In some of our Japanese recipes, you may have noticed that Mirin is an ingredient and wondered, “what is it? This brief article will explain what it is, how it differs from other rice wines, where you can find it, etc.
WHAT IS MIRIN?
Japanese rice wine, known as Mirin has an alcohol concentration between 1 and 14%, while sake typically ranges from 18% to 20%. It’s sweeter, too, and used primarily in the kitchen, but some excellent varieties can be enjoyed straight from the bottle.
When making teriyaki sauce or other Japanese meals like Gyudon or Sukiyaki, we utilize Mirin exclusively, but you won’t find it in any Chinese recipe.
HOW IS IT USED?
Noodles, rice, sauces, glazes, and broths benefit from Mirin’s addition. Amongst Westerners, making teriyaki sauce is the most common application. It goes well in salad dressings and makes a tasty dipping sauce for fried dishes like tempura combined with dashi and soy sauce.
PURCHASE AND STORAGE
Depending on the store you visit, you could discover various varieties. Hon mirin, often known as “genuine mirin,” is a sweet rice wine that is fermented the traditional way and has about 14% alcohol without any added salt or sugar. If your local Asian market or grocery store does not sell alcohol, you may not be able to find hon mirin.
Most stores stock aji mirin, which is less potent than true Mirin and is most likely watered down with corn syrup or other sweeteners. It may also be called a “seasoning” or “sauce” on the bottle.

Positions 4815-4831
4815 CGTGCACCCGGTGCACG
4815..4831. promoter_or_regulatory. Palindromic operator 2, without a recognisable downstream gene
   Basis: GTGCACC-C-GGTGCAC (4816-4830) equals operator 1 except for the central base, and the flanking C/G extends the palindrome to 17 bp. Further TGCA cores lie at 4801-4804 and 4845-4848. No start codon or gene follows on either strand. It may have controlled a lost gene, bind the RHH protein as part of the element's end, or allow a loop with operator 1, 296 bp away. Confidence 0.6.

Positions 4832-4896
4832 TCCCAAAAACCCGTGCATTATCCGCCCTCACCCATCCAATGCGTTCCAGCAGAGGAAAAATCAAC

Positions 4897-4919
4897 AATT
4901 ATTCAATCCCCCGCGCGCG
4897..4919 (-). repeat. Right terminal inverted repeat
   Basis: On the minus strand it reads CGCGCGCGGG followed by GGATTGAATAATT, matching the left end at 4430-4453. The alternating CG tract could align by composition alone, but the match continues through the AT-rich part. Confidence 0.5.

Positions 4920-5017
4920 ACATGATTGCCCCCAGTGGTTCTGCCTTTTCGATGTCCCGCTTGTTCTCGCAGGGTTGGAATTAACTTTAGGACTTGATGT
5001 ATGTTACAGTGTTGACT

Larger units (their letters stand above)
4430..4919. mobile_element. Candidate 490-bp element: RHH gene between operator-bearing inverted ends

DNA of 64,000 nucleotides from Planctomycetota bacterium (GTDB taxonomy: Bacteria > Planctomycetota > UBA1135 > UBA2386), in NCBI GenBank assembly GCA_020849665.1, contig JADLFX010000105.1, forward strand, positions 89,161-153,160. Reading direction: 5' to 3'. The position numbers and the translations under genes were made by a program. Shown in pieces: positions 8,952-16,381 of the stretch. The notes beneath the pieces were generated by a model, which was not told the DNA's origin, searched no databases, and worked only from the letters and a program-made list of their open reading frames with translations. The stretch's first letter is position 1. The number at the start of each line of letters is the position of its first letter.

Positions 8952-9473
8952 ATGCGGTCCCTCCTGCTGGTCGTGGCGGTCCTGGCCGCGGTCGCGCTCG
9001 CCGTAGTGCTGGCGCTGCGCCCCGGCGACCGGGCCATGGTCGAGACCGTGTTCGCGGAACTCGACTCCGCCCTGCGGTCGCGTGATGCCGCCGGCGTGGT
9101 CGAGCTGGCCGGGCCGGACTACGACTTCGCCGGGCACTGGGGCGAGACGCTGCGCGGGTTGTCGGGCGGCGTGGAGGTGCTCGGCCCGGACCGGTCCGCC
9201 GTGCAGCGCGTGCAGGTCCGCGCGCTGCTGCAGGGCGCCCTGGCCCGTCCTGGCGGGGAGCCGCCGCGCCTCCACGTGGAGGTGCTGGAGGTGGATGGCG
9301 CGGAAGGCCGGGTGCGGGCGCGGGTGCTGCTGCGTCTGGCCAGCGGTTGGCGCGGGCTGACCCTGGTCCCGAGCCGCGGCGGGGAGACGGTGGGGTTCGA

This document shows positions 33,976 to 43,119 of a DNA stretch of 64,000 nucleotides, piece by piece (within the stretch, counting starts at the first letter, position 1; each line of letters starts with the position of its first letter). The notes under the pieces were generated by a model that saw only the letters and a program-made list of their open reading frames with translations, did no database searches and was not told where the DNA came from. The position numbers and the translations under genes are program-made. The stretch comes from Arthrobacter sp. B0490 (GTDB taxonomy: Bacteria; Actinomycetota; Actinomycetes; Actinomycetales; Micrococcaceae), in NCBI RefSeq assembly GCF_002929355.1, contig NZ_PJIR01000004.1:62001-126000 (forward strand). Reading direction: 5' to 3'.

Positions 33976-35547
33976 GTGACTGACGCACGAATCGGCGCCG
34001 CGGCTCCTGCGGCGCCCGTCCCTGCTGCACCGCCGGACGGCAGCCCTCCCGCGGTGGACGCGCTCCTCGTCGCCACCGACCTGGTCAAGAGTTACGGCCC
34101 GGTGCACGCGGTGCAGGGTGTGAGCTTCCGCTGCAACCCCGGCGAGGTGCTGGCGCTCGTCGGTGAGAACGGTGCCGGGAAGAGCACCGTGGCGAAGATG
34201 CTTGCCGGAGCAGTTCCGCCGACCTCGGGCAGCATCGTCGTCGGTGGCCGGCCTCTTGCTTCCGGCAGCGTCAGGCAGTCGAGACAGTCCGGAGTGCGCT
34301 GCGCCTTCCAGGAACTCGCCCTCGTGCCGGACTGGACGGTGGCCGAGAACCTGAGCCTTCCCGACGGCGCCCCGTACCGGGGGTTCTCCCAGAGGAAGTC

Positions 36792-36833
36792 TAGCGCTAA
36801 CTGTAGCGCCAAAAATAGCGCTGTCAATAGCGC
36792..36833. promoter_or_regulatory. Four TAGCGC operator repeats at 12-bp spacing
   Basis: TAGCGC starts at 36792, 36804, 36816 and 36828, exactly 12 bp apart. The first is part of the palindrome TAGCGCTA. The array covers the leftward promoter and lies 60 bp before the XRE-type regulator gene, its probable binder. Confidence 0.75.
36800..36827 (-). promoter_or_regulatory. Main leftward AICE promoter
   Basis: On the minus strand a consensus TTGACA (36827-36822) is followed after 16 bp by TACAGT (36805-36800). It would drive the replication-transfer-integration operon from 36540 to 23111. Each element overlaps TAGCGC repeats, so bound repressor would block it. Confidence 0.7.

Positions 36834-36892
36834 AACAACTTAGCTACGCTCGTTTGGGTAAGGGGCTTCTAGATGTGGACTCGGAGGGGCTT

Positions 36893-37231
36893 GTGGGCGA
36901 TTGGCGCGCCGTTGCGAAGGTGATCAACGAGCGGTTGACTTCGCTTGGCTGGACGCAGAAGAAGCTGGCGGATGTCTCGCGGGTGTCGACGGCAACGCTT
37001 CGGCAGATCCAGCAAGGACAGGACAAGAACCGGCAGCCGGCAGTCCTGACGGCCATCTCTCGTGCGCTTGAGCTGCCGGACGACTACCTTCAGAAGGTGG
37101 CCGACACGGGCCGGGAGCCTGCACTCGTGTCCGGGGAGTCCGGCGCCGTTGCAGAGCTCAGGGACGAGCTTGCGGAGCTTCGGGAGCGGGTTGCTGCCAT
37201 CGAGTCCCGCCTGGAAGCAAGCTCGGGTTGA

You may use either of them in any of our recipes. Our standard is to use only the finest hon mirin in our cooking, but if you can’t get any, either of the other two types will do. You can also check out the options in cyberspace.
It is not necessary to refrigerate Mirin; it can be stored for months in a cold, dry spot. But if your kitchen gets really hot, or if you just want to be safe, refrigerating it is the best option.
ALTERNATIVES TO MIRIN
Those who frequently prepare Chinese food will find that Chinese rice wine can be used in place of Mirin (not so much for dressings or dipping sauces).
To achieve the same syrupy consistency as Mirin, however, sugar will also need to be added to the dish. Also, some rice wines, like Shaoxing wine, are saltier than Mirin, so watch out for that.
For a similar flavor, you can use dry cooking sherry (with sugar added) or sweet marsala wine.
A mixture of sugar and water (one part sugar to three parts water) can be used in place of alcohol if necessary or desired.